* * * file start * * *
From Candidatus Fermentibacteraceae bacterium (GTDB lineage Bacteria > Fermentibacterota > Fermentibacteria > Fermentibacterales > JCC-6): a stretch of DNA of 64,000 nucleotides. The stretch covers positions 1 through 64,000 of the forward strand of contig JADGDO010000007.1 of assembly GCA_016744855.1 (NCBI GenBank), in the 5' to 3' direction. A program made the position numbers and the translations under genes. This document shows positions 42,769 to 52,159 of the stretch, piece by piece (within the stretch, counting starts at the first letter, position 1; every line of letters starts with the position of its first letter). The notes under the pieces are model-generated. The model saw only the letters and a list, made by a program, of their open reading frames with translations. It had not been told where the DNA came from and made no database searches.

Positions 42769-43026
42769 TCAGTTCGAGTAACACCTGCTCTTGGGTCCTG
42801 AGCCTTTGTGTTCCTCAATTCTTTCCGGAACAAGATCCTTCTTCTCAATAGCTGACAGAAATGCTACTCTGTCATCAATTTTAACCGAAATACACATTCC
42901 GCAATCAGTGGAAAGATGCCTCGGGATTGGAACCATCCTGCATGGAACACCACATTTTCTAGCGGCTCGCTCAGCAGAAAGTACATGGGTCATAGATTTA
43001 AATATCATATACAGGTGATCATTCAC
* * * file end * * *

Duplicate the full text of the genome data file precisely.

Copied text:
From Candidatus Fermentibacteraceae bacterium (GTDB lineage Bacteria > Fermentibacterota > Fermentibacteria > Fermentibacterales > JCC-6): a stretch of DNA of 64,000 nucleotides. The stretch covers positions 1 through 64,000 of the forward strand of contig JADGDO010000007.1 of assembly GCA_016744855.1 (NCBI GenBank), in the 5' to 3' direction. A program made the position numbers and the translations under genes. This document shows positions 42,769 to 52,159 of the stretch, piece by piece (within the stretch, counting starts at the first letter, position 1; every line of letters starts with the position of its first letter). The notes under the pieces are model-generated. The model saw only the letters and a list, made by a program, of their open reading frames with translations. It had not been told where the DNA came from and made no database searches.

Positions 42769-43026
42769 TCAGTTCGAGTAACACCTGCTCTTGGGTCCTG
42801 AGCCTTTGTGTTCCTCAATTCTTTCCGGAACAAGATCCTTCTTCTCAATAGCTGACAGAAATGCTACTCTGTCATCAATTTTAACCGAAATACACATTCC
42901 GCAATCAGTGGAAAGATGCCTCGGGATTGGAACCATCCTGCATGGAACACCACATTTTCTAGCGGCTCGCTCAGCAGAAAGTACATGGGTCATAGATTTA
43001 AATATCATATACAGGTGATCATTCAC